The excise duty cut of Rs 1.5 on per litre of petrol and diesel by the central government is going to hurt the government's fiscal maths as well.
Big trouble is brewing for the Narendra Modi government in the financial year 2018-19. After State Bank of India (SBI) research, rating agency ICRA has pointed out that the centre is unlikely to meet its Budget estimates for indirect tax collection. An analysis by ICRA has shown that the government is likely to miss the Budget estimates mainly due to two important factors: a shortfall in CGST collection and tax cuts on fuel.
“…the CGST collections during April-November FY2019, were equivalent to around half of the Rs 6.0 trillion included by the GoI in its FY2019 budget, which suggests an impending shortfall relative to the level budgeted for this fiscal,” said Jayanta Roy, Group Head – Corporate Sector Rating, ICRA.
“As of now, it appears that there would be a shortfall in the overall tax revenues of the GoI, relative to the budgeted target for FY2019,” Roy added.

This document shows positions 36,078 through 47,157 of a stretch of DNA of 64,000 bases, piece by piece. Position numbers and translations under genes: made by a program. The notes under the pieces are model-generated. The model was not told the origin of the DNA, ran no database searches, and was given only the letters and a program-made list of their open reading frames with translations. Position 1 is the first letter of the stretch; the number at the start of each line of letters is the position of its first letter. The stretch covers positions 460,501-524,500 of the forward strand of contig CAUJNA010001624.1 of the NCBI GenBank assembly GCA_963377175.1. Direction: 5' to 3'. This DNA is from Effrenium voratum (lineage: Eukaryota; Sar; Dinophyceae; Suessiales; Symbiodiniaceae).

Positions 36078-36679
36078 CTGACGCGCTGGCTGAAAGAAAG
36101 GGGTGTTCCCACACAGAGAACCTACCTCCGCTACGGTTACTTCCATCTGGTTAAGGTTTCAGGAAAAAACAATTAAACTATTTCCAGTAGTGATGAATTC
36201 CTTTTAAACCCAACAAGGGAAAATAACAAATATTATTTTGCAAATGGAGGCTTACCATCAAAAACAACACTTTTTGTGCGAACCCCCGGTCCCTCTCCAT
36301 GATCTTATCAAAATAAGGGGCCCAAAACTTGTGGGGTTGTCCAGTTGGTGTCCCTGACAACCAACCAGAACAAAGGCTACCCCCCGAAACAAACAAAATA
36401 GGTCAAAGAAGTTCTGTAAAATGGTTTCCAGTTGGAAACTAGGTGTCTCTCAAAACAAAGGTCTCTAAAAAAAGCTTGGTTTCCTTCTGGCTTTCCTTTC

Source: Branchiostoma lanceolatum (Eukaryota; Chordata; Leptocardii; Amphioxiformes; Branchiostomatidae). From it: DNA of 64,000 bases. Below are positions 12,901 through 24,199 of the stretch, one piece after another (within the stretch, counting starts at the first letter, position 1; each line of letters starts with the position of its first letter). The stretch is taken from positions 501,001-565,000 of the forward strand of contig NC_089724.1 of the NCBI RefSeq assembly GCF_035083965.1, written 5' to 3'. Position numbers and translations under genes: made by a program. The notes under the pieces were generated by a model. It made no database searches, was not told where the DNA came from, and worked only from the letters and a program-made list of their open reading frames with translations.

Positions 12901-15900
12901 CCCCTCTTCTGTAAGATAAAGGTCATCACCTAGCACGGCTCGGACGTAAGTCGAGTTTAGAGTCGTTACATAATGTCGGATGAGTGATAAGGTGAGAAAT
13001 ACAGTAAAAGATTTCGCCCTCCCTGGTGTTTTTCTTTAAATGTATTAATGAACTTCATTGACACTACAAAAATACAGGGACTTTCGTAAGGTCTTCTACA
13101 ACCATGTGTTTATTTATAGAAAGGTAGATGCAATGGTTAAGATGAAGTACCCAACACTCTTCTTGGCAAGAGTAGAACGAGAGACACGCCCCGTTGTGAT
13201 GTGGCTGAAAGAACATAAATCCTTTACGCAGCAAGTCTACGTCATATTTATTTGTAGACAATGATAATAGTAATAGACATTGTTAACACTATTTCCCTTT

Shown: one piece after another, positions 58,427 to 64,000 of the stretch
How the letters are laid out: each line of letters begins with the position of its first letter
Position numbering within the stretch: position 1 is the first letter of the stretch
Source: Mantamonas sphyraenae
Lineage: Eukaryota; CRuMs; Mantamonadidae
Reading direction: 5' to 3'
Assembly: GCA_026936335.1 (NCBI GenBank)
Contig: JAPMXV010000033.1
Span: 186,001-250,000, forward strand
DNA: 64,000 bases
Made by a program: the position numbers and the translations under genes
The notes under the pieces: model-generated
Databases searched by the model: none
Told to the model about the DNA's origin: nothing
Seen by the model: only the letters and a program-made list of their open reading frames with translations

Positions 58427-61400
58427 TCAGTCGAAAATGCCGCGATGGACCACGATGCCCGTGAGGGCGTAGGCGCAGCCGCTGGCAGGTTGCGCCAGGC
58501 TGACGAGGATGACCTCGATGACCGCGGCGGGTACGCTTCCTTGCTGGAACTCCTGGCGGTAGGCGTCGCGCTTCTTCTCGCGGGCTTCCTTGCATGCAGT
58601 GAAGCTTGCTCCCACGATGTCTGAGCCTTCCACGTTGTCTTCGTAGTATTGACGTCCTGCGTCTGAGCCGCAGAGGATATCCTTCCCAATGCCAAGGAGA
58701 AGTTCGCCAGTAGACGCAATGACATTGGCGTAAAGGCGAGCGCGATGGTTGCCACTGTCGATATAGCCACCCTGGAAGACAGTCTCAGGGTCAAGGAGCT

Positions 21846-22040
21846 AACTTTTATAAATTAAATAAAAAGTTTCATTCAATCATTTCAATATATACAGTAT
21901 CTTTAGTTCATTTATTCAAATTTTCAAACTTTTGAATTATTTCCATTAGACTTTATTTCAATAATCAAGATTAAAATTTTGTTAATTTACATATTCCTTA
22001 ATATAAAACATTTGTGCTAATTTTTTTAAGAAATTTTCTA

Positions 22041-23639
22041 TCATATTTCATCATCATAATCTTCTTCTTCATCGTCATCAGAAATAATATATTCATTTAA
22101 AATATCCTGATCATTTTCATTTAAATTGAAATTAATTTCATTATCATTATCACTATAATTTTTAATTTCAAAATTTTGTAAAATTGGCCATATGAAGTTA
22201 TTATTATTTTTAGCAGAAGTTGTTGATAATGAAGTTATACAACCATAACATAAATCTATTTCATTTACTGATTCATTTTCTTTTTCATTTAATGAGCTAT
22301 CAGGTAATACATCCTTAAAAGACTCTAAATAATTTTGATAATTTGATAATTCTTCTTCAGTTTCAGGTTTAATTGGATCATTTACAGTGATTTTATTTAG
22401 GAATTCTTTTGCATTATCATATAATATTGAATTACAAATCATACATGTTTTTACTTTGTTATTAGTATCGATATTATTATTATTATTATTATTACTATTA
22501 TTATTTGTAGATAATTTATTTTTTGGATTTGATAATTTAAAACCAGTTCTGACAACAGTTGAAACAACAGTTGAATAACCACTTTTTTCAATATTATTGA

The shortfall in CGST may lead to a downward adjustment in the Central tax devolution (CTD) to states in FY19, the report pointed out. The centre transfers a portion of its shareable tax collections, comprising direct taxes and indirect taxes, as CTD to the state governments, based on recommendations by the Finance Commission.
Moreover, the excise duty cut of Rs 1.5 on per litre of petrol and diesel by the central government is going to hurt the government’s fiscal maths as well. This expected to have a revenue implication of Rs 105 billion.
Last month, a report by the State Bank of India (SBI) research also pointed out the shortfall in government’s indirect tax revenue. According to the report, due to subdued GST mop-up and excise duty cut on petroleum products, indirect tax collections could fall by Rs 90,000 crore in the current fiscal.